2015 MLB Draft Profile: Andrew Benintendi, CF

Arkansas sophomore Andrew Benintendi has the numbers. Will he get the call early in the 2015 MLB draft?

Name: Andrew Benintendi
Position: CF
Height/Weight: 5’10’’, 180
Bats/Throws: R/R


One of the hottest names of late in college baseball and the draft world has been Andrew Benintendi of the University of Arkansas. I have written about and talked about him multiple times of late. If you follow me at all then you know why he is popping and that is due to his power surge this year.

As of the writing of this article, Benintendi still leads the NCAA in homeruns. He is tied for first with Logan Gray, a freshman shortstop from Austin Peay who was a 25th rounder for the Kansas City Royals a year ago.

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Benintendi is a true sophomore for the Razorbacks. He originally hails for Madiera which is near Cincinnati, Ohio. I wrote about him as a senior in high school, mostly noting his athleticism. He clearly had plus speed. He was also a top athlete. Benintendi was not only the Ohio baseball player of the year, but player of the year for Division III basketball in Ohio as well. He is in the top-five all-time for high school players in the state of Ohio in multiple categories. For a kid who wasn’t a huge name recruit coming out of high school, he had a lot of things going for him.

Benintendi had a rather unimpressive freshman year. He did nothing that would jump out at you and say this kid is a potential first-rounder. His slash line was .276/.368/.333. He hit one homerun. That’s right, just one. This year in 20 fewer games, he has 14. His doubles weren’t high last season either. Nothing hinted at this power growth. The best thing you could say about his freshman season was that he walked more than he struck out and he stole a few bases.

This year, he is a completely different player. How often do you hear people bemoan how certain players can’t make adjustments? Well, there should be no such complaint about Benintendi. His slash line this year is .370/.475/.733. His slugging percentage this year is 32 points higher than his OPS was last year. Despite the power jump, he is still walking more than he strikes out. Being on base has also allowed him to steal more bases, as he has stolen 19 bases in 22 attempts.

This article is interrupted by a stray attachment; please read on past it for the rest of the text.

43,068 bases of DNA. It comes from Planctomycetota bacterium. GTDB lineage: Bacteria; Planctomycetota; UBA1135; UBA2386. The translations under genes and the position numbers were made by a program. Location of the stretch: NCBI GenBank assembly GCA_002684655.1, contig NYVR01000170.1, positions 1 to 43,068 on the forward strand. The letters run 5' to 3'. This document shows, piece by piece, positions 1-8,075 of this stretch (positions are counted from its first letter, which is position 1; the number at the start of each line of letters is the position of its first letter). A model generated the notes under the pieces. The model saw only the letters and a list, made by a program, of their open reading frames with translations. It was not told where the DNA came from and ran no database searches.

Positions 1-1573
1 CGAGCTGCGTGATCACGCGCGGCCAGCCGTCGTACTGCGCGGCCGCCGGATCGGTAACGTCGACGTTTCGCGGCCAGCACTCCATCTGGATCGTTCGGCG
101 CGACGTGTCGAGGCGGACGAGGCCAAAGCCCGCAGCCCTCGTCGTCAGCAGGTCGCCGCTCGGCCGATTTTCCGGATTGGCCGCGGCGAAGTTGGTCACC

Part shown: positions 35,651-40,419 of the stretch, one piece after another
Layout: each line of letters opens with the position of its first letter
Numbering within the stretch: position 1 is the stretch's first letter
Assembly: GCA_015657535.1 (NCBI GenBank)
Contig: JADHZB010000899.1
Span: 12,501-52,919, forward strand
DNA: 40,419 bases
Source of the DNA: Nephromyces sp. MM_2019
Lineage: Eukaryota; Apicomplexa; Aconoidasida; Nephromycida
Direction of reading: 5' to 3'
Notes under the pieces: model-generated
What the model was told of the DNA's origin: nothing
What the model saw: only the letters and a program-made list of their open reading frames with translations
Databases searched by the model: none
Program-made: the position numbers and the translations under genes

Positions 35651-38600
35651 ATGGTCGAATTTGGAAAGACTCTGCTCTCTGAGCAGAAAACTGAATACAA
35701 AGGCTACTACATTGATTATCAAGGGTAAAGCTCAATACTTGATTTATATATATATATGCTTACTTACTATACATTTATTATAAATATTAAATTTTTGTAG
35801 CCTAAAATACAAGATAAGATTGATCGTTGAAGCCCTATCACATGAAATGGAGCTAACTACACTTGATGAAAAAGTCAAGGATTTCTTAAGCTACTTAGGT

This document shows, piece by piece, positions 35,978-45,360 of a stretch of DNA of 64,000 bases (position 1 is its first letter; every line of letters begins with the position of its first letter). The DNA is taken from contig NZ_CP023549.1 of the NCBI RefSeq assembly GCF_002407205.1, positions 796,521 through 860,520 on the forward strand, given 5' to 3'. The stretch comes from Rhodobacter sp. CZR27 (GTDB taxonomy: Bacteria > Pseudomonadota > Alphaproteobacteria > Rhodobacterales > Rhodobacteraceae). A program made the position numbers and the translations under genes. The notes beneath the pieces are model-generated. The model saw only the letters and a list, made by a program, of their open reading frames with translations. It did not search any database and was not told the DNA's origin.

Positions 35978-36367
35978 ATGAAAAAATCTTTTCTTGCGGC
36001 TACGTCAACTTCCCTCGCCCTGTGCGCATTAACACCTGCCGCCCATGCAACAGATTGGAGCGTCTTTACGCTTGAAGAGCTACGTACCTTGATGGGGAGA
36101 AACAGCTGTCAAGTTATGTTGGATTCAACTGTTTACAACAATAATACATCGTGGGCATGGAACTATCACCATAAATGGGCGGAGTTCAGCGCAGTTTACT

It’s not like Benintendi is a small school guy, either. Arkansas might not be ranked but they play in the SEC, one of the best – if not the best – conference for college baseball in the country.

Benintendi will turn 21 in July before the signing deadline, which is why he will be draft-eligible. I would not call him a true pop-up player as he was known before the year began. Yet he wasn’t really on the draft radar. The typical pop-up guy comes out of nowhere.

The positives with him are clear. He is a plus athlete with plus 60-grade speed. He should have no problems sticking in centerfield. His hit tool is above-average. I am tempted to put a future 55+ on it thinking it could be a plus skill down the road. His eye at the plate appears to be plus. He is so quick with the bat that he has really improved at pitch recognition waiting for the right pitch and turning on it quickly.

Benintendi is not a big kid at all at 5’10”. So much of his power comes from his bat speed and what appears to be very quick wrists. He gets around on pitches so quickly that the ball flies off his bat. His power is at least an average tool and could surprise some people. It’s not like a player can accidentally lead the nation in homeruns. He can’t just get lucky with that many homeruns. The package is a mix of average to plus skills, which could improve. I feel like the numbers alone dictate that he should be a first-rounder. Then you add in the fact he is a plus athlete and I wonder why he isn’t more highly regarded.

The negatives on him are basically the small track record of success and size. He is undersized, which is why I think some people feel like the power isn’t legit. Benintendi has never been a big name. He was known but not a guy talked about a lot out of high school. The lack of reputation and his size have both led to more doubt about the legitimacy of his tools.

The comparison for Benintendi was a bit harder to find. It was hard to find a player who fit what I think he could do in the majors. I was looking more for a statistical comparison and a player who was similar to him physically. I finally found one with Kole Calhoun of the Los Angeles Angels. Both players are left handed, 5’10”, and attended A-named universities.

Calhoun was an 8th rounder who was never considered a top-five prospect in what was the worst farm system in baseball during much of his time in the minors. He put up really good numbers at every stop, yet no one really gave him much of a chance. This should also sound a bit familiar. Last year, Calhoun’s slash line in the big leagues was .272/.325/.450. I could see something similar to that or better for Benintendi if he hits his ceiling, while also bringing speed and solid defense in centerfield.

Bottom line with Benintendi is I wonder how much preconceived notions are affecting his value. He is a smaller, but athletic type to most who had a power explosion which many are overlooking. The explosion got him noticed but for some reason in this weaker draft, it has not locked him into anyone’s top-30. Well, anyone other than me, it seems.


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